Let There Be Light


Your tropical bonsai are now, of course, inside your house. But tropicals inside a Wisconsin home in the winter pose a range of problems – low light intensity, low humidity, low temperature, and pest infestation are the major ones. Tropical trees have evolved where the daytime temperatures are 80, 90, 100 degrees Fahrenheit or more. In our homes they are lucky to get 70-72 degrees. Just as bad, the relative humidity in most homes is very low (unless you have a whole house humidifier). Last year Matthew G. spoke about vaporizers and humidifiers and ways to raise the relative humidity in your growing area.

But, light levels are crucial to creating bonsai with short internodes and dense foliage. In my own situation, I have utilized all the windows in my house, and installed supplemental fluoresant lights in my basement growing area. But, I still have many plants that are light starved. Light intensity drops off very quickly away from a window. In diminished light plants get ‘leggy’. The plant produces hormones to elongate the growth. “I know there is light out there somewhere – if I just grow out a little more maybe I can reach it.” Of course, this is not what we are trying to achieve with our bonsai. If you can hook-up supplemental light, your trees will be much happier.

Exfoliating Bark


I have a Brazilian raintree that I acquired several years ago when an acquaintance no longer wanted it. It is a nice tree with thorns – which can be cut off – and small compound leaves. A few years ago I found a small section of bark – perhaps one by two inches – laying on the soil surface. My assumption was that some squirrel or chipmunk had torn it off. Aside from a big bare spot on the trunk, the tree seemed to be OK. Then, in the last six months large sections of bark have begun separating from the trunk, causing some distress – if not for the tree, then for the tree owner. This is the only Brazilian raintree that I have ever owned so I had no firsthand knowledge of its growth. Was some insect or pathogen causing the bark to split and separate from the trunk? Again, the tree seemed to be okay in all other respects. After searching the internet I discovered that this species has exfoliating bark. So, while this put my mind at ease a bit, I’m not sure I like the looks of it. It appears ‘untidy’. And because it is only (currently) on the lowest, oldest portion of the trunk it looks weird – shaggy bark on the bottom and smooth bark above.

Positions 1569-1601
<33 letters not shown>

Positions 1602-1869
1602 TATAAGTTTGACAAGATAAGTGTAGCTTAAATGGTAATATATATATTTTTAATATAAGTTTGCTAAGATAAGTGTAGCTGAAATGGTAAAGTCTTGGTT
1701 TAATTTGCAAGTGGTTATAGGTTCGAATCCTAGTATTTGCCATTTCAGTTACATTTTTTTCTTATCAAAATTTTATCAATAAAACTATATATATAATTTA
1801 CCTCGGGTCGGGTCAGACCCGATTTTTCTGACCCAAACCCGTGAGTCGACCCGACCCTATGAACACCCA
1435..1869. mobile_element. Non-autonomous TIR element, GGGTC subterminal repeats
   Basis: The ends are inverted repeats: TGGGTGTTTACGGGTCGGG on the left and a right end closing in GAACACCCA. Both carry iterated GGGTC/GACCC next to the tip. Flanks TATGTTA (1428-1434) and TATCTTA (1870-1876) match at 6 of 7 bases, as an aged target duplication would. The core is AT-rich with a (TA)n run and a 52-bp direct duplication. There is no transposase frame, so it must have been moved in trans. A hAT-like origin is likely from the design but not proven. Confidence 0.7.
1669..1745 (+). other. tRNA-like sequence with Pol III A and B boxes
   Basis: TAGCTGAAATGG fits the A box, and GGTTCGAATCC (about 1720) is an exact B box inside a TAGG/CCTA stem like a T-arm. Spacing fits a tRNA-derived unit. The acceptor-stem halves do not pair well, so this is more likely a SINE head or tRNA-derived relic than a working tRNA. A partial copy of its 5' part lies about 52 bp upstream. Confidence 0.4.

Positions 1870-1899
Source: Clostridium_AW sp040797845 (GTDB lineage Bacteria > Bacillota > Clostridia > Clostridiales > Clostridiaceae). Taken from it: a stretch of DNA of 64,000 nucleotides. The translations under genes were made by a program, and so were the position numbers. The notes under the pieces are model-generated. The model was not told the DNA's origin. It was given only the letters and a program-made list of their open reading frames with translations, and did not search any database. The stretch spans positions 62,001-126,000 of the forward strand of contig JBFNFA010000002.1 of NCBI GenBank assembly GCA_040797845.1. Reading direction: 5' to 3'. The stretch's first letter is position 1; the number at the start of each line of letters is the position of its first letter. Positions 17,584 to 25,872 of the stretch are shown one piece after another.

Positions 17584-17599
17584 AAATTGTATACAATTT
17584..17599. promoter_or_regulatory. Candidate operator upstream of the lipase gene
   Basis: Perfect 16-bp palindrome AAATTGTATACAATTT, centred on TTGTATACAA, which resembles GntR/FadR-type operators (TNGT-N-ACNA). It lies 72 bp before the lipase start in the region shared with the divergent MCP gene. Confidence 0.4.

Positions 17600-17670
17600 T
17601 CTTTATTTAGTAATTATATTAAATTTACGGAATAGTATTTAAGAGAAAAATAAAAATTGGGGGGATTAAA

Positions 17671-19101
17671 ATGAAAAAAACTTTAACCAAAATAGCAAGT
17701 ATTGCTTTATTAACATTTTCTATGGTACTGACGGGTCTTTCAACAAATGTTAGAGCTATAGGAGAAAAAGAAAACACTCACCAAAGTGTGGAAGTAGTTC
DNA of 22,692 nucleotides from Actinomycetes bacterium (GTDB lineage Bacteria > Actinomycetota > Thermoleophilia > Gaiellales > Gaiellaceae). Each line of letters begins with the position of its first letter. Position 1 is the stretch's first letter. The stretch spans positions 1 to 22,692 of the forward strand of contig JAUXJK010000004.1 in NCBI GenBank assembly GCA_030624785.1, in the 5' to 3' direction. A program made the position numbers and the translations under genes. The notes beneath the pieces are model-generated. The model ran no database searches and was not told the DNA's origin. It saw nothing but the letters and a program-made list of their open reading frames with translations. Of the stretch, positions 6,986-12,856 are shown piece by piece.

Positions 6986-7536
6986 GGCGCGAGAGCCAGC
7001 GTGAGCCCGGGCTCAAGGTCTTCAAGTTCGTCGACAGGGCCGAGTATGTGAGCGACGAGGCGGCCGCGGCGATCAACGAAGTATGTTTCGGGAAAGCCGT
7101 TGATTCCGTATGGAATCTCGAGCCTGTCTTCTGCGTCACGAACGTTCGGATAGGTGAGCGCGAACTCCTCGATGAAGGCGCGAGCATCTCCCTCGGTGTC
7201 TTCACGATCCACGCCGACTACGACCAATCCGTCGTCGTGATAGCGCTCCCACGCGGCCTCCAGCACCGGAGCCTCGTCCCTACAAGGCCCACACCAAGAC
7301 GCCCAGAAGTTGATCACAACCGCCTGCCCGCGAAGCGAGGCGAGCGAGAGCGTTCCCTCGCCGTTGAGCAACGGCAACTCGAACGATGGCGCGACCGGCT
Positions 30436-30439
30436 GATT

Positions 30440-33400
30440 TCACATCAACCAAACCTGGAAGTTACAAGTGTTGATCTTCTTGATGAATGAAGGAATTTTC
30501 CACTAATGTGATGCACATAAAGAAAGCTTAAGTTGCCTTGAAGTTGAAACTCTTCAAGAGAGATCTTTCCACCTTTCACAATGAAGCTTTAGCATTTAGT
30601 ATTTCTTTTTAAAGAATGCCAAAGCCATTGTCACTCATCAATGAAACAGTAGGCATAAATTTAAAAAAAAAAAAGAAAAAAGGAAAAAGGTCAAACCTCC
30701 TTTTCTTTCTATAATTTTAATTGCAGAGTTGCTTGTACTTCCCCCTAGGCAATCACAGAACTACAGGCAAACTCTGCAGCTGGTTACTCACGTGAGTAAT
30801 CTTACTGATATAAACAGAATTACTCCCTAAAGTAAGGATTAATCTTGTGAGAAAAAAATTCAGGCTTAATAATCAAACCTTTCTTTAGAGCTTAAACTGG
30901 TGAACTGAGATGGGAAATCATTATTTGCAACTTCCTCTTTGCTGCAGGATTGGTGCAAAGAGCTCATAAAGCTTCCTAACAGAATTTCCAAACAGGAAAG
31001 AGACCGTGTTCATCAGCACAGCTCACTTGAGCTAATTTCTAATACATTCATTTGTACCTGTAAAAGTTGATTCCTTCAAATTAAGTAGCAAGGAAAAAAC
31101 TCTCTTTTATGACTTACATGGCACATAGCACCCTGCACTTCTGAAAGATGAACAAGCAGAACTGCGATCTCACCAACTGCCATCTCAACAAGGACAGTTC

The bonsaimary web site has more on this species, some of which is reproduced here:

“The words Brazilian rain tree bonsai and Jim Moody are frequently spoken in the same breath.

The first of these rain trees used as bonsai in the U.S. was grown from seed by the late Jim Moody of Jupiter, FL. The seeds were brought to him in 1978 by his sister-in-law.
She was a nurse at the American Embassy in Brazil. When Jim saw what a beautiful tree developed from his seeds, he began propagating it from cuttings.”

Read more: Brazilian Rain Tree Bonsai

Grapefruit Seeds


If your family eats grapefruit (or any other citrus with seeds), you can plant the seeds and grow bonsai citrus trees! Now citrus trees don’t make great bonsai (the leaves are a little on the large size), they do make reasonable bonsai. And they grow pretty fast. John, Molly and Annie E. have a citrus that they worked on at our repotting workshop two years ago – a very nice tree.

The seeds don’t require stratification. Just put them in some soil and keep them damp (not wet). If you have a heat mat, that will assist with the germination. Lots of seeds don’t like to germinate if the soil is too cold. But, I have germinated grapefruit without bottom heat.  – Karl

Outgoing Officers (of 2014)


A major ‘thank you’ to our outgoing officers: Mike P., treasurer; Tim O., vice-president; Greg G., librarian.  Their time and work on behalf of the Badger Bonsai Society is greatly appreciated! We could not operate without members willing to volunteer and serve. Thank you!